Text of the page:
To put this plainly, why would I promote my name on someone else’s brand? Why would I make their brand stronger?

To make matters worse… why would I promote their brand when I do not own my shop or store and they can shut me down for any number of reasons?

Yet again to make matters worse… why would I allow them to decide business decisions like forcing me to give free shipping? Then, if I do not agree I am punished in their algorithm… no thanks.

There are a multitude of problems with Etsy and others like them. While the three above are serious issues, there are bigger fish to fry.

Among those bigger fish is the complete lack of SEO to organically build traffic. On the other hand it is nice for a website to work in compliment with engines. They bring you visibility rather than you constantly fighting for it.

The upside to having your art website is that it is your world, your rules, you own it.

So… How Do You Get Your Artwork Seen By The World Without Social Media?

You go old school. Like the saying goes, there is no school like the old school. Yet you use modern tools to help you. Unless you are locked into something like NFT Art you have may options at your disposal.

Get involved within your local community. Go to a few art shows and learn from others. Make friends and network naturally. Volunteer in an art class to help underprivileged kids. Be genuine.

Use your time to make a real impact on people around you and your real world community. Stop devoting your life to the fake communities of social media.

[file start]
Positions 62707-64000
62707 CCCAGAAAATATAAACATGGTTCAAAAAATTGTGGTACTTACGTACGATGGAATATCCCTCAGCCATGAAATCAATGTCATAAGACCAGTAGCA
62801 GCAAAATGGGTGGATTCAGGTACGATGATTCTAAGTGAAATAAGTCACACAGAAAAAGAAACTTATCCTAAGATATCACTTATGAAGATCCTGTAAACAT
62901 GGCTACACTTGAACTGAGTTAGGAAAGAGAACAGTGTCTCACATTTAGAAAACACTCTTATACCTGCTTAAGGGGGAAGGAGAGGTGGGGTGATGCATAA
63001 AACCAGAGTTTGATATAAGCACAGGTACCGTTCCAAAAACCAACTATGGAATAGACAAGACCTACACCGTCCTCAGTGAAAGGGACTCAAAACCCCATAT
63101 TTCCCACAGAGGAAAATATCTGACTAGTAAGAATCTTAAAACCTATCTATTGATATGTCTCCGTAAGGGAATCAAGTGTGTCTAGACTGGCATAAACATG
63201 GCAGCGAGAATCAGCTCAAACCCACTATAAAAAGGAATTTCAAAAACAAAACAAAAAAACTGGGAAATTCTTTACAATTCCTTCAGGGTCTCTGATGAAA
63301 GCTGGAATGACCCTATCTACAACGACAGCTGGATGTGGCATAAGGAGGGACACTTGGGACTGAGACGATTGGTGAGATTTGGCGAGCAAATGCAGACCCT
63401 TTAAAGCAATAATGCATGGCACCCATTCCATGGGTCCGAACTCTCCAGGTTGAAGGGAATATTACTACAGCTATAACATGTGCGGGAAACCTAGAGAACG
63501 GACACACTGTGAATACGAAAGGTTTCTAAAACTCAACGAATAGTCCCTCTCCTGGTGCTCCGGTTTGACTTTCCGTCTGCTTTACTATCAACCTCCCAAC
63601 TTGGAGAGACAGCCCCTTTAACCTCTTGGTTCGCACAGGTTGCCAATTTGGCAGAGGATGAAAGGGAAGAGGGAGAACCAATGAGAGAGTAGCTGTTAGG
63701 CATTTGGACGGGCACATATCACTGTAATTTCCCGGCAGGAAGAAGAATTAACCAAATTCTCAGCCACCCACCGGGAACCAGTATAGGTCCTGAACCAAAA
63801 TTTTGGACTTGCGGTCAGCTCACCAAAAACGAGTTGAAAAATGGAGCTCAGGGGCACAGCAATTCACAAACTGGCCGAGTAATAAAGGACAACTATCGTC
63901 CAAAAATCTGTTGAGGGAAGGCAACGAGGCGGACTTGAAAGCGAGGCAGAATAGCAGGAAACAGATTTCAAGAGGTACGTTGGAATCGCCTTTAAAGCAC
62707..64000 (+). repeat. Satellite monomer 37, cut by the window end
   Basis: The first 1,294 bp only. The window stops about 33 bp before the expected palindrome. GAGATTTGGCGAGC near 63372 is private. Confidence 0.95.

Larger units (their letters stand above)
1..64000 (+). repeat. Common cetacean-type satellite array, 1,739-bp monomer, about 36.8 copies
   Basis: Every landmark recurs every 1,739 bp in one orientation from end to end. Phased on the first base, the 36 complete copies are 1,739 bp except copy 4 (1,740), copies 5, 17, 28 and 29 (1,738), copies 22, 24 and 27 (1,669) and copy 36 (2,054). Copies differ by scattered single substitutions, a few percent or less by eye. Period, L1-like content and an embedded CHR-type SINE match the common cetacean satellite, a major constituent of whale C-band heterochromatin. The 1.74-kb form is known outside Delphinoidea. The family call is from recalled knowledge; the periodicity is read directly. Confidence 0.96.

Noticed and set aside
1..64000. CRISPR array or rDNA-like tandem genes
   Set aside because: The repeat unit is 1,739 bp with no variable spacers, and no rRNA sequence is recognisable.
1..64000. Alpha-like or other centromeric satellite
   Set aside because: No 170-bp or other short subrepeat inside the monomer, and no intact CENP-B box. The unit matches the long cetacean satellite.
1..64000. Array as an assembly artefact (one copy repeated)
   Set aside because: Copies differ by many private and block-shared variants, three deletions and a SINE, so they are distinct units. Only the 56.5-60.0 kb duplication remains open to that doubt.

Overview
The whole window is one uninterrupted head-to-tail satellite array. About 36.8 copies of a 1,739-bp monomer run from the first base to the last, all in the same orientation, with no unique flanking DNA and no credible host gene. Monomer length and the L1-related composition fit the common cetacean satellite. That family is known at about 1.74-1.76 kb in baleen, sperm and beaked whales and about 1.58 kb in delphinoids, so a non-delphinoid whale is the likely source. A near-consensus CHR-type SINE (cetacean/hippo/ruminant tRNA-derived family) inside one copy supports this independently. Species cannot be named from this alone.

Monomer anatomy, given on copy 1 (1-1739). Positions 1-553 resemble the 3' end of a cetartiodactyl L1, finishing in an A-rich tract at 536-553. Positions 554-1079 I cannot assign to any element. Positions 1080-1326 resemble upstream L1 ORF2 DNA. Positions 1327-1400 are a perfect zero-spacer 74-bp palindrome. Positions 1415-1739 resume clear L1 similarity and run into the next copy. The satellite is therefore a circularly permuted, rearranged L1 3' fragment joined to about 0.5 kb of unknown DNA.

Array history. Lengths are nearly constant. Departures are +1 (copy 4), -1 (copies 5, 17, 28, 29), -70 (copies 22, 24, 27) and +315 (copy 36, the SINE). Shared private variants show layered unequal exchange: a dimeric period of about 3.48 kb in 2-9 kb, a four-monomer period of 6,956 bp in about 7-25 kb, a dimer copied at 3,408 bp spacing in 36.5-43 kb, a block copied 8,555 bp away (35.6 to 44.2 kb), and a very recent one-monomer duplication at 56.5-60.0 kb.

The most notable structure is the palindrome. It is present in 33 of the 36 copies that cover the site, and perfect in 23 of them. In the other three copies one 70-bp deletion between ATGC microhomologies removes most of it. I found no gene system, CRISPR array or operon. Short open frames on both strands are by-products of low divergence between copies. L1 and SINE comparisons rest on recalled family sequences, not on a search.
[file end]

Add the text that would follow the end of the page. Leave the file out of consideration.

Doing this will give you two great lessons. You will discover how amazing some people are that surround you. Likewise you will be exposed to the harsh realities of the art community.

In the meantime build your site, your brand, your name, blog, and have fun. Selling art online will ultimately reflect your real world actions.

If you take this advice, it will shock you how it will help your little no name website grow into something that is recognized. Why? Real people get involved.

That is and always has been the key.

What About Me? The Introvert Artist Who Hates Social Media

Indeed I am introverted. I am so introverted, and at times antisocial, that I cannot stand to be around myself. We fight way too often… I’m joking about that part.

I have a few unique tools which I use that not all artists have. As these are unique I cannot suggest that all artists use them.

Unless you are a writer, and are very technologically inclined, the path I am on is a difficult one to follow. How technologically inclined am I? I built and programmed my own cnc mill within Linux.

So… for me handling a website, it is child’s play. These same personal tools will not hold true for everyone. Yet this combined with me loving writing as much as I love art, it is a natural fit.

Yet this should also be a lesson for any artist. You need to find your natural fit. If you are an introvert as I am, it does indeed make things much harder.

Yet harder does not mean impossible. The greater point is to find your strengths, and then grow from there outward.